Working as Designed and Requests For Enhancements (RFE)
Simon McNab 1200007A0C Comments (3) Visits (8224)
The first 3 words have been on my mind of late, so I've been doing some thinking.
Once in a while, we get a PMR which seems like Maximo isn't working properly, and our answer is "working as designed".
This can be very upsetting if the client expectation seems perfectly reasonable (as is often the case). And we'd much rather be in a position to deliver a resolution to your problem!
I think the key thing here is whether the undesired behaviour was deliberately designed in, or whether it was not considered (or not considered to be necessary) when the affected function was designed.
I have seen some discussion elsewhere on the web suggesting that "working as specified" might be a slightly better phrase. I guess it's semantics, but it points away a suggestion that the undesirable feature was intended to happen and points more towards a statement that the product is correctly conforming to some kind of blueprint.
If the product is not behaving as specified, we might consider the reported behaviour to be a defect and provide a resolution. If the product is behaving as specified, then no matter how reasonable the client expectation may seem, we have to change the specification, which is not something that can be done in a PMR (no matter how much we would like to). This is therefore a Request For Enhancement.
Consider the following true story
I'm not really into cars. I see them as a necessary evil and I really hate spending money on the things. And washing them.
A few years ago, I was talking to a very good friend from my university days. For some reason we started talking about my car. It was getting old and worn out (I know the feeling well) and increasingly expensive to run. Worn engine mounting, worn clutch, a hole in the exhaust, and it desperately needed a wash. It had served me well. It still ran. But it was getting towards the end of its economic life.
Anyway, I thought no more of this until the phone rang a few months later. My friend had moved house and changed job and the family no longer needed one of their 2 cars. Would I like their spare? As a gift. Gratis. Free.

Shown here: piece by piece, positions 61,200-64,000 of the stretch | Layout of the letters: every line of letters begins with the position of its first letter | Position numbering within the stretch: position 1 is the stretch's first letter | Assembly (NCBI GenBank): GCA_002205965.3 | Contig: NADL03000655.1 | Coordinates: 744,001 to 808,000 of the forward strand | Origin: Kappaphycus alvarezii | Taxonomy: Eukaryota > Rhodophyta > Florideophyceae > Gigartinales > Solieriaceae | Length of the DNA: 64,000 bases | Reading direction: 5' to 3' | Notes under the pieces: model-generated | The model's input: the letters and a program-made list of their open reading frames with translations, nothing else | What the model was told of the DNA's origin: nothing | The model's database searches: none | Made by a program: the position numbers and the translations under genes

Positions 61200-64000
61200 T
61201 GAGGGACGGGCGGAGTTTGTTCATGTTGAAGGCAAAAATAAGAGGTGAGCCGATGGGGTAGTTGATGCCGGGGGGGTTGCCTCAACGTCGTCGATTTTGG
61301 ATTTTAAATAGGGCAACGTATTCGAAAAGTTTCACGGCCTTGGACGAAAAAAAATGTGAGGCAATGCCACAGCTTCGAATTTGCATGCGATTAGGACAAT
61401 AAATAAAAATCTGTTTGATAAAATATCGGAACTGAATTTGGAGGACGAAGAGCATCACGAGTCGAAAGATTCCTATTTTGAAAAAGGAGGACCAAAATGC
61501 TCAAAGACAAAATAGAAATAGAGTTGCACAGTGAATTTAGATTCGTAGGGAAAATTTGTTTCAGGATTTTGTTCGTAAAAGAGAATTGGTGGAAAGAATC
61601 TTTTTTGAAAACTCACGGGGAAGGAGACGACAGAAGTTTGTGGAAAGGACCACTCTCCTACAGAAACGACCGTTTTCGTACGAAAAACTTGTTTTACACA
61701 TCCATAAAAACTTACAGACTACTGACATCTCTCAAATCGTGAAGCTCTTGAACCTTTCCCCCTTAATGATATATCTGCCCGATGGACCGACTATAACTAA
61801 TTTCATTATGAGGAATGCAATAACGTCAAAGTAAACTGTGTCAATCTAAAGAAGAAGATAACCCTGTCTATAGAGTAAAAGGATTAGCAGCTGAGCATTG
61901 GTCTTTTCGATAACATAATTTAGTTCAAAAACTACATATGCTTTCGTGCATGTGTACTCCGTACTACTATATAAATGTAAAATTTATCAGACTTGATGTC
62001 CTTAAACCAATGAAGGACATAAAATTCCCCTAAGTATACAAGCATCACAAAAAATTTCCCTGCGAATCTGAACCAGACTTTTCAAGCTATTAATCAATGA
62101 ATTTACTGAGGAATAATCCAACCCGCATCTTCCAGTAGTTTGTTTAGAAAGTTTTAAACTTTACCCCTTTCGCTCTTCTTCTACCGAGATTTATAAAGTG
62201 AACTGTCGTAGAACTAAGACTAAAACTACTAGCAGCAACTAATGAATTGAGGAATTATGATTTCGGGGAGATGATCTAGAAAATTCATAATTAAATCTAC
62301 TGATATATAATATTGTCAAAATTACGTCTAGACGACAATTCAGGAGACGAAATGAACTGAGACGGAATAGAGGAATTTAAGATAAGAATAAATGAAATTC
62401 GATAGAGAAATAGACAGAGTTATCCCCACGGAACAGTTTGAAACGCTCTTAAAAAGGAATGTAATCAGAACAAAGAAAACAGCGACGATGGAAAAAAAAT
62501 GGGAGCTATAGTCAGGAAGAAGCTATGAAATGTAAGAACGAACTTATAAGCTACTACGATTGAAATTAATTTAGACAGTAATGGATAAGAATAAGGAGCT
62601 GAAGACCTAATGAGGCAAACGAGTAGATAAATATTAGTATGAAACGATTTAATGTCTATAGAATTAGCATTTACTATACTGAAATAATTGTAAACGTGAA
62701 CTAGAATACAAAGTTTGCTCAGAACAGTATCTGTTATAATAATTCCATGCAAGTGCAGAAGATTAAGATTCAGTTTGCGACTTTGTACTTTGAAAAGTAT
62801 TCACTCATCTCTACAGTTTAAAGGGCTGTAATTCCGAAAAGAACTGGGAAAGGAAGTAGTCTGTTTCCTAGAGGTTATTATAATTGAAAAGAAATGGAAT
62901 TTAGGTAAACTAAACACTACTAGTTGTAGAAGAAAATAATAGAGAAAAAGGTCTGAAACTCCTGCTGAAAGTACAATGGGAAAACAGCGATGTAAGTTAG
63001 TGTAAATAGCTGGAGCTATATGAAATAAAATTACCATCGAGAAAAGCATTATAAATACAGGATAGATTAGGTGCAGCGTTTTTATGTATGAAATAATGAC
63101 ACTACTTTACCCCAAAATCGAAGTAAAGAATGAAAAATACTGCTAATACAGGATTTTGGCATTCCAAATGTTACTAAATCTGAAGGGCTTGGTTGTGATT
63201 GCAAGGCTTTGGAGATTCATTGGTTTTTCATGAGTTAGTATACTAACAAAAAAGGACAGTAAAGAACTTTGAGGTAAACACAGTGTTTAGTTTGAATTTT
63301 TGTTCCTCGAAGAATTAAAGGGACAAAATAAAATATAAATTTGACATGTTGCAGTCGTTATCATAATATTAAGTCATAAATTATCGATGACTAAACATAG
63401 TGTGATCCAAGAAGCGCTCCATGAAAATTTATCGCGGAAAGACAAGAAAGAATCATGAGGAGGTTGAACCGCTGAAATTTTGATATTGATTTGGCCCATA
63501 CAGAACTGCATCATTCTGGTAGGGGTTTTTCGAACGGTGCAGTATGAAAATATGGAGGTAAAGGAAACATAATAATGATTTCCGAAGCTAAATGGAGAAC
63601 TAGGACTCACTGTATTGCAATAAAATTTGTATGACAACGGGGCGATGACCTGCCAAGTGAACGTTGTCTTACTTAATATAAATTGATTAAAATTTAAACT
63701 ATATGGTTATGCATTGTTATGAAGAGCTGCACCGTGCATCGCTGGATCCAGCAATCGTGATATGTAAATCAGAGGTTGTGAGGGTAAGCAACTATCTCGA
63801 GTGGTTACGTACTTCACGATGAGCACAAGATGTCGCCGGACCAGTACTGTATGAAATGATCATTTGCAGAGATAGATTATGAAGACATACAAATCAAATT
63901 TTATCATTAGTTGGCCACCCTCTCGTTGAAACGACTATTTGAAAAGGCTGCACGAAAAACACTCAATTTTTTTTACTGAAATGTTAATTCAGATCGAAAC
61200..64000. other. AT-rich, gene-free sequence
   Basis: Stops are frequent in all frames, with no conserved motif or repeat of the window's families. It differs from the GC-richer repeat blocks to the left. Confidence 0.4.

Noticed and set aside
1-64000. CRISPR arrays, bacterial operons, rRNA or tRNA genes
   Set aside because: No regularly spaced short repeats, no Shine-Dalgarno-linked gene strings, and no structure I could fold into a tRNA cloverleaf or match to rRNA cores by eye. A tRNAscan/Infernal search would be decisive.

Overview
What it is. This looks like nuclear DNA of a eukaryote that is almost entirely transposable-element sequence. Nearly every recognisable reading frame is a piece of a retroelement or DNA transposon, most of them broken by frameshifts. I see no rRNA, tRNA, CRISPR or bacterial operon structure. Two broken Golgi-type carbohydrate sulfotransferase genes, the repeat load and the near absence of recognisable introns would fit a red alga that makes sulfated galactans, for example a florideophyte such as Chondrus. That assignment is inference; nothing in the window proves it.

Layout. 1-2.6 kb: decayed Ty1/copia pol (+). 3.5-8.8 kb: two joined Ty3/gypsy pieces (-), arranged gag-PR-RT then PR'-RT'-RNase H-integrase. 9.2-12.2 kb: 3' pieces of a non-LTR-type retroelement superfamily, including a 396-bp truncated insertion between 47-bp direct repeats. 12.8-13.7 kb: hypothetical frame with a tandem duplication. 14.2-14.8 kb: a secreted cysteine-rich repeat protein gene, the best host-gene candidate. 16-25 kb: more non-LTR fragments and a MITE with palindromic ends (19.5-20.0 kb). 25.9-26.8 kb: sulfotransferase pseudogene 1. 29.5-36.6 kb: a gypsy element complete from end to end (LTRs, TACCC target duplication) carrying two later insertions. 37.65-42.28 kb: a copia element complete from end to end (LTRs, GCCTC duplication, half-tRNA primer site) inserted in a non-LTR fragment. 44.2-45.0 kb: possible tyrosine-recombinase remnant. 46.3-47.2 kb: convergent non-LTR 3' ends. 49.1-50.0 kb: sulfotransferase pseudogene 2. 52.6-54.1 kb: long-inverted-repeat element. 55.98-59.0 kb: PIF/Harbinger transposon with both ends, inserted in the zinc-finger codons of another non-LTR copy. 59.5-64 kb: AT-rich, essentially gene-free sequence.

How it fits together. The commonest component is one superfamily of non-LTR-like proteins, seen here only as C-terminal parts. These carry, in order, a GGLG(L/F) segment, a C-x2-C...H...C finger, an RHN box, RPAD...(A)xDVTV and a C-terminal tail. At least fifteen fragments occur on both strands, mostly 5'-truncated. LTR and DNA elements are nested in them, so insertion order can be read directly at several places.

Given that my friend is very "correct" in many ways, I knew that the car would be in excellent condition and regularly serviced. It was even my favourite colour. Delivery was free despite my friend living several hours away. And it didn't need a wash.
Some minor compromises, though. A little smaller than our family of 4 is used to, but that has actually been hardly noticeable. 3 doors rather than 5 (the biggest issue, but we only travel long distances a few times a year), mediocre stereo (now replaced to the detriment of my tinnitus).
On the whole very happy, especially given the price.
However, there is something else which has been really annoying me of late. Not sure why it has taken so long to get on my nerves.
Guess where the headlight control is?
This is bit like one of those old spot-the-ball competitions.
In pretty much every other car I have driven, the headlight controls have been on one of stalks on the steering column.
Not this time.
It is on the dashboard. Down by my right knee. Completely obscured from view by the steering wheel (and my knee).
Pretty smart, huh?
The obscure button to disable the passenger air bag is much easier to find (and reach)
My journey to work is very long these days.
A few months back I had to contend with thick fog.
So the rear fog lamp was useful.
This is something which we sometimes need to find in a hurry, so one might hope it would be easy to find.
Also craftily hidden.
A weird rocker switch, part of a group of 3 around the outside of the circular headlight control, with some tiny hieroglyphics to kind of tell you what it does. To this day, I am really not sure what the other 2 switches actually do, or which one is the fog lamp. I have to lean forward and grope around until the indicator lights up to show me I got the right one.
It is clearly working as designed (or specified).